Modeling G31 Series (G31, G31a through G31m?) and G35 Gondolas

by Elden Gatwood


Background

The 2900 G31 gondolas (with no suffix) were originally built in Altoona during 1948 through 1951. The G31s were welded, steel-floored, drop-end gons of 52'6" inside length. Additional subclasses spun off from the G31 subclass, identified as G31a through G31e, were also 52'6" inside length mill gondolas, but had wood floors (identifiable by the small "w" in a circle to the left of the keystone). The G31 series was a substantial class on the PRR. Later added sub-classes G31f through G31m were rebuilds of the above classes G31 through G31e. They were all originally 70 ton cars (140000 CAPY, about 155000 LDLMT, and about 55000 CAPY). The G35s were the same externally as the welded drop-end G31a's and b's, but had a different underframe, which won't make any difference if you don't model the underframe! You should have a bunch of these for good representation of your layout. If you aim to have 200 PRR freight cars, up to a dozen should be G31 series cars. The easiest modeling approach, although it still takes a lot of work, is kitbashing the ConCor/Revell 54' Mill Gon. They can be had for $4 to $6 each (less at swap meets), another $2 for the Detail Associates ends for the fixed end G31d or G31e, or mated-in ends from the Proto 2000 Greenville Mill Gon for the G31 through G31c, probably another $1 for ladders, $1 for Kadees, $1 for weights, and whatever for your choice of trucks. So, you can do a really nice G31 gon for about $10.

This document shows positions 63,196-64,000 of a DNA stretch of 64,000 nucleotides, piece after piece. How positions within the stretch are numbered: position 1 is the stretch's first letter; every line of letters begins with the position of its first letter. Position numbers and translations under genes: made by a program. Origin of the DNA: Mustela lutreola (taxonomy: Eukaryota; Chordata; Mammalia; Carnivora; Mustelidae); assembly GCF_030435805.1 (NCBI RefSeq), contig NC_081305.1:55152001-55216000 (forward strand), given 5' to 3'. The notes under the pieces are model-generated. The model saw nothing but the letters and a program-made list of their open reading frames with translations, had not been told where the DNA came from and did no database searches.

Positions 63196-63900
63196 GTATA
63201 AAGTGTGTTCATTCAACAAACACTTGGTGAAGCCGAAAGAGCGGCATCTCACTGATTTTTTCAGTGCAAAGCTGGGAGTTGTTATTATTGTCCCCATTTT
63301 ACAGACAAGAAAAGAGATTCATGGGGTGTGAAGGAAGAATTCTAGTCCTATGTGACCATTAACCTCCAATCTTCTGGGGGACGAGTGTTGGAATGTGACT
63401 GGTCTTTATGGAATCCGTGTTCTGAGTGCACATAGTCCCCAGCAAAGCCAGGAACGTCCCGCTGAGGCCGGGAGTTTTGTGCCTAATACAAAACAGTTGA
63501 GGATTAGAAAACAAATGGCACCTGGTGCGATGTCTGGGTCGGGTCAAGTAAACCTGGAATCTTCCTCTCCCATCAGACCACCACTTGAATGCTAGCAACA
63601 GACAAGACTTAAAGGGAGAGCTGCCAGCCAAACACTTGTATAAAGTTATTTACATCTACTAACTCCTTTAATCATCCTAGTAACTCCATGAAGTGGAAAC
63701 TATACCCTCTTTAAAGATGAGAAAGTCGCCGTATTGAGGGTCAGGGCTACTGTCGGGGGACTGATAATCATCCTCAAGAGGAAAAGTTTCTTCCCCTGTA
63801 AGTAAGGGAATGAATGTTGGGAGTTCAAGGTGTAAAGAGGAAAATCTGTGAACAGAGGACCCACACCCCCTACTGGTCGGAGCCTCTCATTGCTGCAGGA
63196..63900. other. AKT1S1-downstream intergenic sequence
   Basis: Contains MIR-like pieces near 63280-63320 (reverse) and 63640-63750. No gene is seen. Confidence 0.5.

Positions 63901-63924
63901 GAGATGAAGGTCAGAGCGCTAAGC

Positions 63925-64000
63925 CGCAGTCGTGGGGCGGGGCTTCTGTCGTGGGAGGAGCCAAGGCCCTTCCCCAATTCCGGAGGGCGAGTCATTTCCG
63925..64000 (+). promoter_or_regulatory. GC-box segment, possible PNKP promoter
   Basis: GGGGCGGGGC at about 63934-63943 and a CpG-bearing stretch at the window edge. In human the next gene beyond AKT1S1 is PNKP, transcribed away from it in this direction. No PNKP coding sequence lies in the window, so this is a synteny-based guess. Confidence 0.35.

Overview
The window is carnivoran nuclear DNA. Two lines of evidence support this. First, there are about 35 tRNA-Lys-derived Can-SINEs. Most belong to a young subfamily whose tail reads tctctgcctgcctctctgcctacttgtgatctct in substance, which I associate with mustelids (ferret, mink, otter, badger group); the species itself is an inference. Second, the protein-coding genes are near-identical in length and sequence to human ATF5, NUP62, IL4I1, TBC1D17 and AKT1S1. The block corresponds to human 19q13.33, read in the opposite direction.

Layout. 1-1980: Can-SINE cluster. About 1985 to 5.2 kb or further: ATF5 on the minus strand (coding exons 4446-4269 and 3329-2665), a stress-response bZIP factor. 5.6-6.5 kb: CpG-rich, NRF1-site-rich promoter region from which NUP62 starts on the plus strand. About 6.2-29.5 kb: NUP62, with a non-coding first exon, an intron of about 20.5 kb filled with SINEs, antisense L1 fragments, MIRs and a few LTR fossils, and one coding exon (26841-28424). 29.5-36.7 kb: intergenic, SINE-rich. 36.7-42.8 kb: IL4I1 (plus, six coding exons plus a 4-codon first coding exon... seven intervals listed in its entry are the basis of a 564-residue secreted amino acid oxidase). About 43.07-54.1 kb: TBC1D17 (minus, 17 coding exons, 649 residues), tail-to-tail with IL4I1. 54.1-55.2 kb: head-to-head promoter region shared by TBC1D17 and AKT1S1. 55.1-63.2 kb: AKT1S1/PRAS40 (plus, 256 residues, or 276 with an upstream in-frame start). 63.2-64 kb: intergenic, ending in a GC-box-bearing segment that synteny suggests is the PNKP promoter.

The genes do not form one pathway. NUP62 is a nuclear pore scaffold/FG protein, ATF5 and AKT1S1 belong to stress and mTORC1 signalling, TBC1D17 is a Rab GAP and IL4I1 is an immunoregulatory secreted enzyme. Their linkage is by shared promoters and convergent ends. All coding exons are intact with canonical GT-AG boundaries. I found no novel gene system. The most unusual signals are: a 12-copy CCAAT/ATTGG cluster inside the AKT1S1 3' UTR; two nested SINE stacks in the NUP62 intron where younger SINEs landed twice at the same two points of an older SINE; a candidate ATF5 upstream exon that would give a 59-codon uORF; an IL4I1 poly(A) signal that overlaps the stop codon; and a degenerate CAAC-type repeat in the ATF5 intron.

Here's how it's done…

You can save considerable aggravation by constructing models three or four at a time. It gives a greater sense of satisfaction to finish off a few models at once, and you save effort decaling and painting in groups.

©1999 Elden Gatwood


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